l Tricia was thirsty after the long hike, so she drank a whole quart of lemonade.
l Our whole family went horseback riding, and our guide got lost.
Combine Two Independent Clauses into ONE Compound Sentence
l The cars crept along slowly.
l Visibility was poor in the heavy fog.
Combined sentence: The cars crept along slowly, for visibility was poor in the heavy fog.
Combine sentences on 116-117
Prepositional Phrases
l Give location, direction, time, or additional information about a sentence.
l Begin with a preposition (list on p. 408) and end with a noun (person, place, thing or idea)
l Can appear anywhere in a sentence
l Can separate the subject from the verb
l The subject of a sentence will never be in a prepositional phrase
Sentences with Prepositional Phrases
Under my pillow, I found a quarter left by the tooth fairy.
One of the yellow lights at the school crossing began flashing
The comics page of the newspaper has disappeared.
During a rainstorm, I sat in my car reading magazines.
Go through sentences p. 410

Class Schedule

Grossmont College English 98

Class Schedule
*All scheduled tasks may change according to time or other constraints

Week 1

1/29: Introduction, go over syllabus, interview each other; in-class writing, discuss writing process; introduction to narration, prewriting for narration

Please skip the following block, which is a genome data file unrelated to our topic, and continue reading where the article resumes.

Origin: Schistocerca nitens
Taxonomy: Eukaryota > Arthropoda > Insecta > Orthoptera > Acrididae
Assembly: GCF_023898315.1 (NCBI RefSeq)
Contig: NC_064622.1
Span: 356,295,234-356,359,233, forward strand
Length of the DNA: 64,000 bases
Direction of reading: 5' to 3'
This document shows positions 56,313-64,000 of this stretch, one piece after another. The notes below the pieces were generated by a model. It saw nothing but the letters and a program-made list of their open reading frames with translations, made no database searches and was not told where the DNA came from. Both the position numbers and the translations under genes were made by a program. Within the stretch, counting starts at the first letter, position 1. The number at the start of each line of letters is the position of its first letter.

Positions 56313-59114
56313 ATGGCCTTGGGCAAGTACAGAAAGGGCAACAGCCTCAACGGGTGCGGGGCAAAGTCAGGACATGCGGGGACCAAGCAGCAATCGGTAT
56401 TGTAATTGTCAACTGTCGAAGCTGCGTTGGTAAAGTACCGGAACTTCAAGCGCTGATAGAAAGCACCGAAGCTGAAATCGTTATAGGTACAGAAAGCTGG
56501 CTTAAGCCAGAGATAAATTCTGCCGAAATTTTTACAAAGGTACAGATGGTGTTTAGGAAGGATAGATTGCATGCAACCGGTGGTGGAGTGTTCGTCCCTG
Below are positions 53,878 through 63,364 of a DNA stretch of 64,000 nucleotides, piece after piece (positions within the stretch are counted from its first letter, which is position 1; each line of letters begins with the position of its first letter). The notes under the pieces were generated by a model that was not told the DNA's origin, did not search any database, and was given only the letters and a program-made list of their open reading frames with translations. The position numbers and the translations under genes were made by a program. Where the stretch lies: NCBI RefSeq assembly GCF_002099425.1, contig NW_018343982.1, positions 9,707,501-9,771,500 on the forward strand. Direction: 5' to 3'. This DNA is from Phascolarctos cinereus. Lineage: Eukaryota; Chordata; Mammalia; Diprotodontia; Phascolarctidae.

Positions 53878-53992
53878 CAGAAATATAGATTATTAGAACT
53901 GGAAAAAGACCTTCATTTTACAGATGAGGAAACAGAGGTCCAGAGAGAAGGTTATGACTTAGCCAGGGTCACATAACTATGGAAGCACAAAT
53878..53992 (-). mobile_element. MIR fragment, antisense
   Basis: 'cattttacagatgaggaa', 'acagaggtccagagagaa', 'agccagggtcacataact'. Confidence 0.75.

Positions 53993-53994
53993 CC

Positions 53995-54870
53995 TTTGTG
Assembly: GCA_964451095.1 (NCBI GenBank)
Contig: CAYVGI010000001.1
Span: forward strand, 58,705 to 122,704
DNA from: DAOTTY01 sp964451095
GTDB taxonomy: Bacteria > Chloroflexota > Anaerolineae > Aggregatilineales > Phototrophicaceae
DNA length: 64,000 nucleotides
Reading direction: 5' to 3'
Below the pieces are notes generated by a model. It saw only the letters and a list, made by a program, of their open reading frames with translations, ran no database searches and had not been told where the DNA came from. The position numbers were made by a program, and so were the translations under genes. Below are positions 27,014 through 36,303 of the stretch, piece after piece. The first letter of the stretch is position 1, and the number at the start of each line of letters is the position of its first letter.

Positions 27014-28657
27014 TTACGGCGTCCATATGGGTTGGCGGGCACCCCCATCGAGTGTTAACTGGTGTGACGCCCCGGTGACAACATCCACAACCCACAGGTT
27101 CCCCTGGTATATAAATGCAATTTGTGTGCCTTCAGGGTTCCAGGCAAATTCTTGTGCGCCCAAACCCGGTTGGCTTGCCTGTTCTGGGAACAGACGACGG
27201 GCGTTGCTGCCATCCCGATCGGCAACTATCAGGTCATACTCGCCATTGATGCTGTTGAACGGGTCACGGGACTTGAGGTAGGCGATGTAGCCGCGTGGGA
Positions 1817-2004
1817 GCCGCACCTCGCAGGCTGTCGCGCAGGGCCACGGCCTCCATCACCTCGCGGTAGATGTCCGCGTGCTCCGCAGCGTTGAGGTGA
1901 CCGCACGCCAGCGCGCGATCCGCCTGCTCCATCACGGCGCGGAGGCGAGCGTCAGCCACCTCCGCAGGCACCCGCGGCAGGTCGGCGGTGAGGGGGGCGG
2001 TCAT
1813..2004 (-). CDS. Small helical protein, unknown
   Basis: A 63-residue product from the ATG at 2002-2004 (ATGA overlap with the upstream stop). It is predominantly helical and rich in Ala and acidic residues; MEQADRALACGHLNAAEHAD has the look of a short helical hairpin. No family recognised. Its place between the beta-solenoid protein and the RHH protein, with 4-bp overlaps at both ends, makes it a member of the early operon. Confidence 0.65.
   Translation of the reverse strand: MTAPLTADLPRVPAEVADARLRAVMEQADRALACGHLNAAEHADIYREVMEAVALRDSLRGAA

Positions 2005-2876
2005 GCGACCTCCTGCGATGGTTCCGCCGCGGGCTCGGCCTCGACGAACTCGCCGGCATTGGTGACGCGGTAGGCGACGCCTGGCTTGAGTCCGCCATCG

HW: Read Skills 3-34, 203-205, 451-454; complete review test p. 453-4 choose topic for narration (topics p. 215, 217—writing assignment 1 or 2) and complete 10-minute freewrite

1/31: Discuss writing process, subject-verb identification, parts of speech
HW: Read Skills 35-45; complete activities 10-14 Read 116-117; choose details for narration paragraph, and create outline.

Journal Assignment: Write a page about what your goals are for this class. What do you plan to achieve, and how will what you achieve affect your future as a college student?

Week 2

2/5: Quiz; organization of narration, details, topic sentences, compound sentences
HW: Read Skills 46-63, 414-429, 166-175; draft narration paragraph

2/7: Workshop, discuss topic sentences for narration, create topic sentences in pairs; discuss fragments
HW: Read Skills 64-82, 192-206; complete activities 11-15 p 66-75; revise narration paragraph
Journal Assignment: Write a page detailing your proudest victories and/or your greatest strengths. INCLUDE AT LEAST FIVE COMPOUND SENTENCES.

Week 3

2/12: NARRATION PARAGRAPHS DUE; introduce process
HW: Read Skills 83-94, complete activities 1-3 p. 88-94 (where it states to underline, list the answers on a piece of paper ); read 250-263 choose topic for process paragraph and complete listing prewriting activity

2/14: Quiz, go over activities
HW: Read Skills 95-104, complete activities 4-10 p. 95-101 read 117-119; draft process paragraph
Journal Assignment: Interview the most positive person you know, and write a page describing this person’s “secret” for being so positive. Include at least three complex sentences.

Week 4

2/19: Workshop, discuss complex sentences
HW: Read Skills 106-115; complete activities 1-4, read 430-444, 265-275; revise process paragraph

2/21: PROCESS PARAGRAPHS DUE, Quiz, discuss description (topics p. 282-283, writing assignment 5 or 6), run-ons